Soon afterwards we filed into a large room, hall or court, and stood in line along a slightly raised platform. Looking up from seated portions were hundreds of upturned faces, belonging to friends and relatives of the men to be decorated. There was silence more poignant then any I have ever known, broken only by the music created from down the hall by an extremely good orchestra. Everyone was a master musician, and everyone playing as he would be expected to play for the ears of the King.

On a platform imperceptibly higher than the one on which we were standing, was the King. He was wearing the uniform of an admiral of the Fleet, and in consequence, was addressed as “Sir.”

A line of people were in front of us, and they were gradually called up and then in a booming sort of a voice I heard “Flight Lieutenant Harold Brownlow Martin DFC. Bomber Command.” I don’t know what stopped my legs from giving way beneath me. I do not remember when I have felt so nervous as I felt during those seconds. Momentarily one pauses, then walks forward, and halts in front of the tiny mark on the carpet; turns left, and bows and then looks into the eyes of the King. He pins your medal on, shakes your hand, and congratulates you on your efforts. You step back, bow, turn right, and march down a gangway, and down a hall through all those faces. Your gong swings and hits a button, and you wonder if it is going to fall off. And so, in a daze, you walk through an archway, when all of a sudden a hand shoots out and grabs your gong. By the time you recover from this assault and the blow on the chest, a figure in uniform is proffering it to you stowed prettily in a little black box, with a silken lining, and you smother your desire to strike this arch sadist, who takes fiendish delight in provoking nervous people, whose systems, if they are anything akin to mine, are near to breaking point. You accept it, smile, and walk on, seeking somewhere seclusive to stand where people won’t see you, and you can allow your face to resume its normal hue. Others are decorated, time passes, and as the last man leaves the dais, the band strikes up “God Save Our King.”

As the last bars die away, he seems to look at everyone momentarily, and then, in the company of Lord Louis Mountbatten, he stops forward into a large doorway, leading to the next room. One then resumes possession of cap, coat and gloves, and makes an effort to join one’s friends. Eventually you find them and make your way across the Palace yard, move again through a multitude of people, and press photographers who want to take your photographs, and the only thing you want in the world is a drink. You look for a taxi – but there isn’t one to be had, and then a kind red-faced cop notices your pallid look and beckons you over. Soon you are in the lounge of the Piccadilly and the Carlton.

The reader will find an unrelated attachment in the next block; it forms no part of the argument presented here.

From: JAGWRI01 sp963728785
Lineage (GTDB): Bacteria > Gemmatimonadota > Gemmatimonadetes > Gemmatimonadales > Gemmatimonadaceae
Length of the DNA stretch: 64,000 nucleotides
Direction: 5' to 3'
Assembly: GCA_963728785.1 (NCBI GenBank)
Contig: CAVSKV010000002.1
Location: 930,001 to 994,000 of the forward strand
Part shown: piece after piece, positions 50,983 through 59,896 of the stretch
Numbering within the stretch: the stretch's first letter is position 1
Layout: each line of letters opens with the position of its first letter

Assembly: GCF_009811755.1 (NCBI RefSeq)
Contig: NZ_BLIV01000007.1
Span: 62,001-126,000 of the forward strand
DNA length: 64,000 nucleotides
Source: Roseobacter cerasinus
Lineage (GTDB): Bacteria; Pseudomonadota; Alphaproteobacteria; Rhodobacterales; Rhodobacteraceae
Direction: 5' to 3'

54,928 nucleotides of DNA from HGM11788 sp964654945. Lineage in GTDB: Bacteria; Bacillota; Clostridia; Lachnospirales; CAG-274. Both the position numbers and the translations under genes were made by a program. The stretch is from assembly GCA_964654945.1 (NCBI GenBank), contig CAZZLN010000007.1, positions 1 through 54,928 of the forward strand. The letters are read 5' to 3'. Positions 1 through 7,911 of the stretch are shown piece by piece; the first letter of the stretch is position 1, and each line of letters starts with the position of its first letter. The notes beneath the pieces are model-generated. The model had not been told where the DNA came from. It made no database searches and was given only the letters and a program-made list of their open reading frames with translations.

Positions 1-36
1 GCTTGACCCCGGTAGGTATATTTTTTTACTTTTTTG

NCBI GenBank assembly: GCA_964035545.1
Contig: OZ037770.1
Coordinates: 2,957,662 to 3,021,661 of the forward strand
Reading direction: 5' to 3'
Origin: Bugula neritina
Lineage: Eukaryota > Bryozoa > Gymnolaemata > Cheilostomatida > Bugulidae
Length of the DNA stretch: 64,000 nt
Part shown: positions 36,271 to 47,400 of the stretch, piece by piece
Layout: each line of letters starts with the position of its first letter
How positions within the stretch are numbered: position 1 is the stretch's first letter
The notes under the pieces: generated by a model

Later you turn up to a matinee, the tickets for which you have bought the previous day. The show is half over before you got there, but that doesn’t matter. After the show, back you go to the hotel, a bath, a clean collar and a shave – and then the party – a thousand faces -and you know them all – so it seems. If you don’t you dance and talk just the same. There was fun and laughter, drink and tears, and the night battles of the sky over the province of Europe are remote and far away. Your consolation lies in the fact that this was a wizard party – really a wizard party. You spend the day in the dives of London, meeting this one and that one, and so you call a taxi – your train leaves at ten – “King’s Cross, please, but drive there by St. Paul’s.” And the party is over.

One would gather from the foregoing lines that the whole business was a long Nero debauch, but, believe me, it was far from it – its more or less traditional that one should have a party after an investiture and we sincerely did our best to follow this time-honoured custom. I promise you dear mater, that my D.T.’s of today are not as shattering as those suffered during adolescence; and the occasions are rare indeed when I drink more than I can hold – so let us have peace in the house of Martin.

Remember me kindly to Dr. Marsh and, Dr. Bullock – they are both great guys, and I have a lot to thank them for.

An abundance of love to all at Tamworth – Sophia, Jack, Tom and everyone that asks after me. Lots for you, Mum
Mick